Hey, Y’all and Happy Confederate Memorial Day! I’m back with another 10 Totally Random Facts post! It’s been…*Checks to see when the last one was* nine months since I did one! Yikes! Well, it’s high time we bring this series back! May 10th is the anniversary of the death of Thomas Jonathan “Stonewall” Jackson. Only 39 years old when he died, this amazing Confederate General is respected by northerners and southerners alike. Below, to celebrate this fine Christian’s memory, I’ve got 10 Totally Random Facts about him! Enjoy!
1. Stonewall Jackson is not a West Virginian. I’m sorry to all you Mountaineers out there, but Stonewall Jackson was born in Clarksburg, Va. Today, yes, this is part of West Virginia. But West Virginia wasn’t a state at the time and did not become a state until over a month after his death.
2. Stonewall Jackson was a teetotaler. Finding out as a young man that he had a natural desire for tobacco and alcohol, Jackson decided then and there that he would have no part in them. He feared anything a man could become addicted to. In fact, when he was wounded during the Battle of Chancellorsville, when his men tried to give him whiskey to dull the pain, he initially refused to drink it. (During that time soldiers carried it into battle as a medication/disinfectant. They didn’t have many of the medications we have today. This is not a justification, just an explanation.)
3. He only lost one battle. That’s right! Only one battle stained his pristine record, the Battle of Kernstown. (Read about this battle in my book “Our Heritage to Save” to find out why he lost this battle…and if he was really to blame!)
4. He had three children. Stonewall was married twice. His first wife, Elinor Junkin, gave birth to a stillborn son in 1854, who they never named. Elinor died shortly after her son. Later he married Mary Anna Morrison. They had a daughter, Mary Graham, who died in 1858 of a liver dysfunction. In 1862, Julia Laura was born, the only surviving child of Stonewall Jackson.
5. His horse’s name was “Little Sorrel.” Stonewall had originally purchased the horse from the Confederate war department as a gift for his wife. The horse had been captured from a Union supply line during the early days of the war. After riding the horse for a bit, he decided to keep him and send Anna another. People teased that the General’s feet would drag the ground because the sorrel was so little. The name stuck, making him the most famous Confederate war horse, next to Traveler 😊
6. The Bayonet was his favorite weapon. Gen. Jackson believed in keeping the peace if possible, but once a war was begun, he believed in getting it over with. He had his men drilled with the bayonet, some believe, to an excess, making sure they knew how to use it. His famous nickname came about because of a bayonet, actually. Confederate Gen. Bernard Bee approached him during the First Battle of Manassas Junction and informed him that Bee’s men were being beaten back. Gen. Jackson replied, “Well then, sir, we will give them the bayonet!” After this bold statement, Bee returned to his men and declared, “Rally men! Look, there is Jackson, standing like a stone wall! Rally behind the Virginians!” From that point on, Jackson was known as “Stonewall” and his men as “The Stonewall Brigade.” In fact, after the General’s death, the men got their brigade’s name officially changed from the 1st Virginia Brigade to the Stonewall Brigade.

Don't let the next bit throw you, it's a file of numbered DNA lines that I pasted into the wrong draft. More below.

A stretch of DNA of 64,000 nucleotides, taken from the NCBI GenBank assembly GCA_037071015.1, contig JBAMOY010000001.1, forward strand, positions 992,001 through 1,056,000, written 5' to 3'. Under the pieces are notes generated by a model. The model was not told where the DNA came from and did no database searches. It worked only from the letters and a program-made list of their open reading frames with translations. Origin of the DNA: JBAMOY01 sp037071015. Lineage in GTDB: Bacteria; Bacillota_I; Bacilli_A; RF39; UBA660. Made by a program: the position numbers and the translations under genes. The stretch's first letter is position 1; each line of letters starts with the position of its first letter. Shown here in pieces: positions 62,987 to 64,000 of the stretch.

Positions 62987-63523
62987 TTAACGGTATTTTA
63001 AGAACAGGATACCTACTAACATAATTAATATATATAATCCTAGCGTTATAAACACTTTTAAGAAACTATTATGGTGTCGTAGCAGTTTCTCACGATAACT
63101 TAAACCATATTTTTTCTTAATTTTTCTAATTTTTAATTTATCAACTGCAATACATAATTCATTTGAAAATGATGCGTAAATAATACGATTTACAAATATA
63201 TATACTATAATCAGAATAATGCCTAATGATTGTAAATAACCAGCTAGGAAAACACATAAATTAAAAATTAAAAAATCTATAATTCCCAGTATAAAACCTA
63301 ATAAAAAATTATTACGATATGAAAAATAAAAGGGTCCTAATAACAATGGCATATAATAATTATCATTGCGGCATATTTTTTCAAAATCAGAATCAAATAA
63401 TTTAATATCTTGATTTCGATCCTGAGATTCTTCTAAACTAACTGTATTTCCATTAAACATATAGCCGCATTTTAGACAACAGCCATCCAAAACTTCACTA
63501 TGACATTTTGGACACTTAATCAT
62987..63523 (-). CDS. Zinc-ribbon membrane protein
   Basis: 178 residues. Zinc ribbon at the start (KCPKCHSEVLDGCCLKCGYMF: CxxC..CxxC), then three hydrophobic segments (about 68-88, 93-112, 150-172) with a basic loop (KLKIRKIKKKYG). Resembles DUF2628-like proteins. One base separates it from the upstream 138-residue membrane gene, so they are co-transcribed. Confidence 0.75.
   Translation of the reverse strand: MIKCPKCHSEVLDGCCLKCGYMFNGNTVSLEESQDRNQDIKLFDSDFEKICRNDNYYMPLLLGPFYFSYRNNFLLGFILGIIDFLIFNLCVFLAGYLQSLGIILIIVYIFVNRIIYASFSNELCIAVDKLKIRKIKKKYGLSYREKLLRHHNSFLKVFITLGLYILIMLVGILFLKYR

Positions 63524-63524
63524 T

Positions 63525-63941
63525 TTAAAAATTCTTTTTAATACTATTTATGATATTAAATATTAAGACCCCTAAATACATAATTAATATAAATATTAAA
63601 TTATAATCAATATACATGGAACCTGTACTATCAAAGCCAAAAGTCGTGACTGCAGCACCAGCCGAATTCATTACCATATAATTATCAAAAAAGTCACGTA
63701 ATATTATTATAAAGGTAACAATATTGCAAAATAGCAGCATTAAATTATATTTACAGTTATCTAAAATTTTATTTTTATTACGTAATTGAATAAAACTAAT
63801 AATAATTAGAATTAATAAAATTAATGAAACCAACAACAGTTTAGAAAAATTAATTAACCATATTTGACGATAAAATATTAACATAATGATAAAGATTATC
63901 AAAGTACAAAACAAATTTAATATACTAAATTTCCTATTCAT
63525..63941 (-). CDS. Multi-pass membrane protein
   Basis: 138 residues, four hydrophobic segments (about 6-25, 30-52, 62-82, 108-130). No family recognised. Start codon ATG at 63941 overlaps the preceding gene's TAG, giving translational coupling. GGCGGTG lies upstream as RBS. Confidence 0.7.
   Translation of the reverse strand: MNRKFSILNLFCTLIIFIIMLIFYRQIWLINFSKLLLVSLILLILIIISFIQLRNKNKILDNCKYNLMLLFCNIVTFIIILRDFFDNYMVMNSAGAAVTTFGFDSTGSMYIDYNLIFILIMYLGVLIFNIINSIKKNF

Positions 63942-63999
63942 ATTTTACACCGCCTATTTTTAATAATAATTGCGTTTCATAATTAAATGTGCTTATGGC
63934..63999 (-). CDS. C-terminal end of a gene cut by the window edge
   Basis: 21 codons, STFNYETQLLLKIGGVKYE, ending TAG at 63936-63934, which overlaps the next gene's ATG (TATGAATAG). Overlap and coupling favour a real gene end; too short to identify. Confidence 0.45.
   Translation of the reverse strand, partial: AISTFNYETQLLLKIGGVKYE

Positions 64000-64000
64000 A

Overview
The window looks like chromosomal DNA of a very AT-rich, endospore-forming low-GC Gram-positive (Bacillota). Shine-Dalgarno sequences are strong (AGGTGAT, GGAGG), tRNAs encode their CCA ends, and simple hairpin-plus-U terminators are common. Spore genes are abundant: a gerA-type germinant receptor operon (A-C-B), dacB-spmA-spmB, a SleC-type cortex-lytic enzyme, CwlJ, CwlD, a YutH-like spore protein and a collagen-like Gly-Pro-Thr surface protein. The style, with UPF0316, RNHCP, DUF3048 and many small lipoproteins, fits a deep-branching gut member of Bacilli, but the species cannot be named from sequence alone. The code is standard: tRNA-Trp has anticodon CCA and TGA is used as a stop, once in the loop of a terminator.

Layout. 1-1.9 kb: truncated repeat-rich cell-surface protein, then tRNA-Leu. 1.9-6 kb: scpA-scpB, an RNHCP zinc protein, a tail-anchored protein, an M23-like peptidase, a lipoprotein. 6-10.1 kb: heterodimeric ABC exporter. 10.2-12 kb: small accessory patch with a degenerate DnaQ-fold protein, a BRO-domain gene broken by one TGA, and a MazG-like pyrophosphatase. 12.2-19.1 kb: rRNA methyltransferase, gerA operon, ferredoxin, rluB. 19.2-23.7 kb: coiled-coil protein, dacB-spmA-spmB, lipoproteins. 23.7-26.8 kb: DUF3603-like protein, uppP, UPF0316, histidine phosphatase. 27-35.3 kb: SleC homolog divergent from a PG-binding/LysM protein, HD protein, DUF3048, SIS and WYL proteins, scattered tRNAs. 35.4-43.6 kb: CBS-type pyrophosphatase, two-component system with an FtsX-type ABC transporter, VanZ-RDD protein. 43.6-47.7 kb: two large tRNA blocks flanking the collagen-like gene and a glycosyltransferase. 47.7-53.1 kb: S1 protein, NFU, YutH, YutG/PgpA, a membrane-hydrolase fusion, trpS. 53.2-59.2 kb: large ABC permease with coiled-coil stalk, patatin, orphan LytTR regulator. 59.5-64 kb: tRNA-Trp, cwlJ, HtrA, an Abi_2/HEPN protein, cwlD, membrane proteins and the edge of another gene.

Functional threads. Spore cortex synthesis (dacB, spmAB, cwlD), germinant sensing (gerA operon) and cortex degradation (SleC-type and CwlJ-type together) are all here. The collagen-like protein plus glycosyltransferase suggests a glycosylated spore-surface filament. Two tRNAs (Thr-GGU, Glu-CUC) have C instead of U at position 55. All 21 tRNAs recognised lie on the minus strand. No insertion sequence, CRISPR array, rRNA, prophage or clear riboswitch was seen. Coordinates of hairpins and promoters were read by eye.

7. Jackson had a sister who supported the Union. Laura Jackson Arnold and Stonewall had always been very close until the War Between the States erupted. Laura supported the Union, while Stonewall became the most loved General of the South. She said once that she would patch up the Union soldiers as fast as her brother could wound them. They never saw each other again. But even though she broke off their relationship, Stonewall showed his unending love for his little sister by naming his daughter Julia Laura, after his mother and sister, respectively.
8. Stonewall only bought one home. While a professor at the Virginia Military Institute, he bought a home on Washington Street. Today, it is the Home of the Stonewall Jackson House Museum. I’ve never been there, but it’s on my bucket list!
9. He gave himself a middle name. Stonewall was the only child in his family that didn’t have a middle name. It bothered him, especially when he was to enroll at the United States Military Academy at West Point. So, when his turn came to sign his name, he added his deceased father’s name to his own, Thomas Jonathan Jackson.
10. He married a North Carolina Gal! Yes, Mary Anna Morrison was a Tar Heel girl, even though the nickname came about during the war. Another fun fact about her family is that her sister Isabella was married to D. H. Hill, another Confederate General, and friend of Stonewall Jackson!
I could easily have made this into a 20+ Totally Random Facts post, but it’s got to end somewhere. 😊 Thank you for baring with me as I bragged on my absolute favorite American Hero! He was truly a great man of God and there are not enough words to express how I feel about him!
Something to think about: What are some of your favorite facts about Stonewall Jackson? If you have a blog, why not list your favorites there in honor of his memory? If you don’t, share them with a friend!
Supporting my Heritage,
Having Compassion. Making a Difference.